Evelina Cooper, the niece of the great Sherlock Holmes, is poised to enjoy her first Season in London’s high society. But there’s a murderer to deal with—not to mention missing automatons, a sorcerer, and a talking mouse.
In a Victorian era ruled by a council of ruthless steam barons, mechanical power is the real monarch, and sorcery the demon enemy of the empire. Nevertheless, the most coveted weapon is magic that can run machines—something Evelina has secretly mastered. But rather than making her fortune, her special talents could mean death or an eternity as a guest of Her Majesty’s secret laboratories. What’s a polite young lady to do but mind her manners and pray she’s never found out?
But then there’s that murder. As Sherlock’s niece, Evelina should be able to find the answers, but she has a lot to learn. And the first decision she has to make is whether to trust the handsome, clever rake who makes her breath come faster, or the dashing trick rider who would dare anything for her if she would only just ask.
What I expected: I expected a steampunk mystery with a bit of magic and maybe a little romance. I really think these was my only expectations. I enjoy steampunk, magic, mysteries, and anything historical, so that was all I needed to be interested in reading this one.
What I got: I got everything I expected with portion changes. I expected the magic to be much more prevalent – I mean, a talking mouse! – and for the ruthless steam barons to be much more background than they were. I got a very enjoyable historical mystery with touches of magic, steampunk, and romance.
What I liked: I liked that the main character desperately did not know what she wanted. She wanted to be her own person, learn and grow as herself and gain knowledge. But, she also truly enjoyed the trappings of a society that frowns upon such – this made her seem more real to me. Us crazy humans tend to always have conflicting desires, and in general we run around trying to assuage them all and generally not succeeding. I liked the mystery itself; I thought it was well carried out, for the most part.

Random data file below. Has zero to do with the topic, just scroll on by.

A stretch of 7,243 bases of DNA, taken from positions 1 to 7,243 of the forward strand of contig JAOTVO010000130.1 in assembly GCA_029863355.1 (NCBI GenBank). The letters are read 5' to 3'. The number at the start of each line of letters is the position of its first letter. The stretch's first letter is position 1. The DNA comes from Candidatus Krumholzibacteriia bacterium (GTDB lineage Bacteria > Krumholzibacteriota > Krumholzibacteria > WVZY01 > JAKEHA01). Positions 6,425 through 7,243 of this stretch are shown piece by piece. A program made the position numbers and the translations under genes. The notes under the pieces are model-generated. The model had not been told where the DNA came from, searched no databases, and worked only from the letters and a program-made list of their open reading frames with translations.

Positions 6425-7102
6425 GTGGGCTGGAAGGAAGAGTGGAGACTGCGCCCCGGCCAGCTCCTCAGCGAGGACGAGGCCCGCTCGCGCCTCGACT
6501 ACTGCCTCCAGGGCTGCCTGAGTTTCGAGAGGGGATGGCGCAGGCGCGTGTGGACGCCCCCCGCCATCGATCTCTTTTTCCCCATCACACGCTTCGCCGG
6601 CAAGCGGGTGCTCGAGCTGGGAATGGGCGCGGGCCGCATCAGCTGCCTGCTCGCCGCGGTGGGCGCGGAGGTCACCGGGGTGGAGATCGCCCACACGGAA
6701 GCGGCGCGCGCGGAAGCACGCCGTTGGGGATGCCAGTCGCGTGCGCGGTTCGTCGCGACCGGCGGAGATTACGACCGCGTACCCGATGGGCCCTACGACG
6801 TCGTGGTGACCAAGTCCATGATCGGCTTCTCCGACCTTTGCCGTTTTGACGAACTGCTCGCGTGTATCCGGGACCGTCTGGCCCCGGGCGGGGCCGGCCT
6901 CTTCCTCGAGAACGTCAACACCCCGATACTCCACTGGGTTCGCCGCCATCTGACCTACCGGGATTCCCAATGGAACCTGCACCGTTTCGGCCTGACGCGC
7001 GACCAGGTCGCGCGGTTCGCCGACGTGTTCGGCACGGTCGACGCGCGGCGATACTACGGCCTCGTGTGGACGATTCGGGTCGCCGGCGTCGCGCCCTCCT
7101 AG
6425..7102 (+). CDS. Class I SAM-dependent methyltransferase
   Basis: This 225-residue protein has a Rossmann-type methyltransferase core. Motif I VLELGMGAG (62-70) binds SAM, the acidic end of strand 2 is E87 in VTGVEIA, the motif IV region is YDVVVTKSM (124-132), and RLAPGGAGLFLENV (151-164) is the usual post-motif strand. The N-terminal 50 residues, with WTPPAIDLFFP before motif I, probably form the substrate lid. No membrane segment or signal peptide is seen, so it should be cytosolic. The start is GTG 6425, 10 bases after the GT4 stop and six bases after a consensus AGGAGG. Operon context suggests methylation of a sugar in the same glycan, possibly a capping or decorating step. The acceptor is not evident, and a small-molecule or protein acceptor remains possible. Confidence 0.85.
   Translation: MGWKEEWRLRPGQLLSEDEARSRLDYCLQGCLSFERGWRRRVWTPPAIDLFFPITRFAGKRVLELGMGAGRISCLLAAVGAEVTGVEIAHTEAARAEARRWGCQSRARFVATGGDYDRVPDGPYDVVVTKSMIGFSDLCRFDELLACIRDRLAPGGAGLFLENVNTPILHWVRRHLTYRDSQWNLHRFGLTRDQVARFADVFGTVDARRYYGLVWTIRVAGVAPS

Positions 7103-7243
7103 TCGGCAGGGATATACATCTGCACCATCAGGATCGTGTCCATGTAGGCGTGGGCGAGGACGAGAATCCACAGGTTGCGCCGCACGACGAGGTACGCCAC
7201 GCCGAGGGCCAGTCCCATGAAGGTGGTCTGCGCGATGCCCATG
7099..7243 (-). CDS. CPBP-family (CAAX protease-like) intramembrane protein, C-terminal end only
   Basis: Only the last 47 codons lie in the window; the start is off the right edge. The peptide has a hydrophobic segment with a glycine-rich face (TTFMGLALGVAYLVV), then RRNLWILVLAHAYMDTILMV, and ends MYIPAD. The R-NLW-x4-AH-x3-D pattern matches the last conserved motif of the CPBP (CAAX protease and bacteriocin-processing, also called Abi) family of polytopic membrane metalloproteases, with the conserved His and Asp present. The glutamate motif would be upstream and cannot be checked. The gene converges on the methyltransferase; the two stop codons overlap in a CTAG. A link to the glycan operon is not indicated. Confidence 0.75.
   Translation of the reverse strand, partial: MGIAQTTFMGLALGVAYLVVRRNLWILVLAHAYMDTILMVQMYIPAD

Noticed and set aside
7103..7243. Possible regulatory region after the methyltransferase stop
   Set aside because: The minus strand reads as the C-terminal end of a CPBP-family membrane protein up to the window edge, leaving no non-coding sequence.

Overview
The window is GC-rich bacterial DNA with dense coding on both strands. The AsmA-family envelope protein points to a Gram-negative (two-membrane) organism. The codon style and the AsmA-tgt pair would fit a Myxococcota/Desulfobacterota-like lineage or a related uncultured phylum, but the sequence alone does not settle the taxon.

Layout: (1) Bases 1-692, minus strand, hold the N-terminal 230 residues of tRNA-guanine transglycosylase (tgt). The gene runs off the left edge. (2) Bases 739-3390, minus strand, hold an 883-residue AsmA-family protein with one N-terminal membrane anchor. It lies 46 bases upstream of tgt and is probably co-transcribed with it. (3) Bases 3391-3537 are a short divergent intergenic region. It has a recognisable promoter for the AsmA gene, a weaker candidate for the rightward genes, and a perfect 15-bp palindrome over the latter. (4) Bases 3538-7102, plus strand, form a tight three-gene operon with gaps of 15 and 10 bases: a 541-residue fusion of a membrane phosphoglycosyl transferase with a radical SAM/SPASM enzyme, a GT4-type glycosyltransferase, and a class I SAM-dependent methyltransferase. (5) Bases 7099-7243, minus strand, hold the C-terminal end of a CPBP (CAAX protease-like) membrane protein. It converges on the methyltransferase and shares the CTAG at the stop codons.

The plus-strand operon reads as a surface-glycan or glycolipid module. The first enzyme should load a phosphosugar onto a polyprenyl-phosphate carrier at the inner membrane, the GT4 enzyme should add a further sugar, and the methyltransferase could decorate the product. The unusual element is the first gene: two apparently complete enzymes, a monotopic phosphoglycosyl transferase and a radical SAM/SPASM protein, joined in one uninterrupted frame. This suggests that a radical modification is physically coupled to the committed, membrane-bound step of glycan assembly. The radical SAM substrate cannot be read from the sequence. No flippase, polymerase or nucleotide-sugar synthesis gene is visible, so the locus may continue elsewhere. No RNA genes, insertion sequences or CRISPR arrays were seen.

What I did not: Love triangles. Bleah. They are a waste of paper, time, and energy. I have no idea why they seem to proliferate in genre fiction like happy little rabbit babies, but I do not enjoy them at all. I’m on Team Story, thank you very much. Very thankfully, the love triangle in this story was not angsty and full of drama, and as such I was able to basically ignore it as part of the story. The only other thing that I have cause to complain about is that there was not enough of the magic and technology for my personal tastes and that I felt the onscreen presence of Sherlock Holmes to be unnecessary to the story and more of a crutch than a boon. I also disagreed with the choice to go with more than one POV. In this instance, I think the story would have been stronger had Evelina been the only POV.
Cover Talk: I don’t love the cover – it feels too much like a Victorian version of the urban fantasy leather clad femme fatale for my taste. But it does give the reader a good idea of what to expect within the covers, and it is not ugly by any means. It does the job.
Recommendation: Fans of Sherlock Holmes, historical mysteries, steampunk, and most especially the mix of magic and technology will most likely enjoy this one. The only caveat here is that there is a bit of a love triangle; I know that many people disdain romantic subplots and love triangles especially, but as I despise love triangles myself, let me assure you that this one is very mild and without an overabundance of angst and drama. The mystery itself takes center stage with the fascinating bits of steampunkery, and the mild romance is all just background music.